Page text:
Envisioning the (W)hole World “Behind Things” in Sam Mendes’s American Beauty



Sam Mendes’s American Beauty (1999) explicitly affirms the importance of upholding the prohibition against incest. In his DVD commentary on the film, Mendes himself sees his work as the tale of a man, Lester Burnham (Kevin Spacey), who becomes “a father again” by forgoing the chance to act on his fantasy—to sleep with his daughter’s teenage friend, Angela (Mena Suvari).1 The film understands this endorsement of the injunction against incest broadly and in terms we might characterize as Lacanian. Indeed, Lester’s gesture summons Lacan’s well-known account of the subject in/of language. The restoration of Lester as a father—his choice to sustain the paternal function—comes with his acceptance of Symbolic law or castration, with his own acknowledgment of the exigencies of being (dis)placed in language. That is to say, Lester’s refusal to sleep with Angela coincides with a recognition that the intimations of Otherness that compel and position the film’s celebrated videographer, Ricky Fitts (Wes Bentley), pertain to him as well. Ricky looks not to the superficial image of beauty that has driven Lester and that appears to yield a transparent access to self and other, but rather to remnants (even waste) that often point to an unseen world, a whole “life behind things.”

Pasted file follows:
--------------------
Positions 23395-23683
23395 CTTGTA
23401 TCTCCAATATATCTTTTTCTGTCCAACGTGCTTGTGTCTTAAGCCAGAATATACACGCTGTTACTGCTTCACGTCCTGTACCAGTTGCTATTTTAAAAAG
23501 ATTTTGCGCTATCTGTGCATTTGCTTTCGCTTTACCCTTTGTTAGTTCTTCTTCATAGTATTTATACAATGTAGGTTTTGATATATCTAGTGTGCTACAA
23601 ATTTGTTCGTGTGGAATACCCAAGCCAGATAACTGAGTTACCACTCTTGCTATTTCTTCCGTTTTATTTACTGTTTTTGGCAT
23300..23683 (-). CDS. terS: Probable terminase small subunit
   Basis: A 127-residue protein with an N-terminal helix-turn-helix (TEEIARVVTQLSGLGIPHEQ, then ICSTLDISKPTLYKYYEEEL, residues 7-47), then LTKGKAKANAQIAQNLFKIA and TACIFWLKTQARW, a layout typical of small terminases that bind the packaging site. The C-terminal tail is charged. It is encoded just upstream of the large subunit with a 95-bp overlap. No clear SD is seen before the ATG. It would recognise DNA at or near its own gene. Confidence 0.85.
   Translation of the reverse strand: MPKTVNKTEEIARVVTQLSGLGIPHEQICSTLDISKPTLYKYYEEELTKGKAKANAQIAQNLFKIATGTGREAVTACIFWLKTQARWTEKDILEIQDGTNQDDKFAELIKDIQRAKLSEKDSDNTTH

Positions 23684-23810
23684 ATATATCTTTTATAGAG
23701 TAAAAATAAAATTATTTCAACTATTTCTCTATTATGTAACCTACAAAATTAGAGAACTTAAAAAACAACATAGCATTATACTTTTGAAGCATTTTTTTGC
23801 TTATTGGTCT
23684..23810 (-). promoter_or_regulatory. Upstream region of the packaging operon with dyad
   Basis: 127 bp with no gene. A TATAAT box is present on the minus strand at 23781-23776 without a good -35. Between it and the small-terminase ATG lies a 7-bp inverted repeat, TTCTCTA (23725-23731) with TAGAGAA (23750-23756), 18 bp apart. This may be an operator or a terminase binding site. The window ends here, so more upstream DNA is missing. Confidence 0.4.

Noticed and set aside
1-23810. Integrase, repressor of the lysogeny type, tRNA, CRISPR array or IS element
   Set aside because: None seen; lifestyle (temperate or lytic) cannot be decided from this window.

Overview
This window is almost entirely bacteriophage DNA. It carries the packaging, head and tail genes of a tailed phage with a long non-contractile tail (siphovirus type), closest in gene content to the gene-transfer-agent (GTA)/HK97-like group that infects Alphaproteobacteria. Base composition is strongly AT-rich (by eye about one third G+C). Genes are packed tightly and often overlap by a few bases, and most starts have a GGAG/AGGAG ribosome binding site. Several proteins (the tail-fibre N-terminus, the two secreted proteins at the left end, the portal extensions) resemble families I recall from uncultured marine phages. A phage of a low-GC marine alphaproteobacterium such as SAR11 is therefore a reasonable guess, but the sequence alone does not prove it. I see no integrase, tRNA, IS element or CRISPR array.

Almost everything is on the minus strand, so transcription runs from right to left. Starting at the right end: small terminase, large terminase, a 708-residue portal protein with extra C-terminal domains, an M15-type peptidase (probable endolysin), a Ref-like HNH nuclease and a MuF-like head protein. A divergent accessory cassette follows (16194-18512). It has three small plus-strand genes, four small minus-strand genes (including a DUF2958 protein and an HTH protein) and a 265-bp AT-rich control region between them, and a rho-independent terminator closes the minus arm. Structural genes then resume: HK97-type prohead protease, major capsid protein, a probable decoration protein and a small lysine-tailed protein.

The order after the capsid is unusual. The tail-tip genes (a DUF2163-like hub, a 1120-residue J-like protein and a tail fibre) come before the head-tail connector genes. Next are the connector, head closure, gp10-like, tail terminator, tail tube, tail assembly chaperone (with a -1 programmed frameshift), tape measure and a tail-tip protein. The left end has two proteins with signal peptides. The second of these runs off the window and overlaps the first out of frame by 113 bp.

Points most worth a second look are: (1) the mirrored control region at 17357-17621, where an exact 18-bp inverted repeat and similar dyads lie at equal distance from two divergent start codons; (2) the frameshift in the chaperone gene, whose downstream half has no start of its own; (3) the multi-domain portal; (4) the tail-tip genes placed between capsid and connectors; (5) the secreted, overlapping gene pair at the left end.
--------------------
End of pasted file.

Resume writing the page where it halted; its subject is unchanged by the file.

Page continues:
Paternal Function Incest Taboo Film Viewer Symbolic Mediation Radical Otherness 
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© Vincent J. Hausmann 2011

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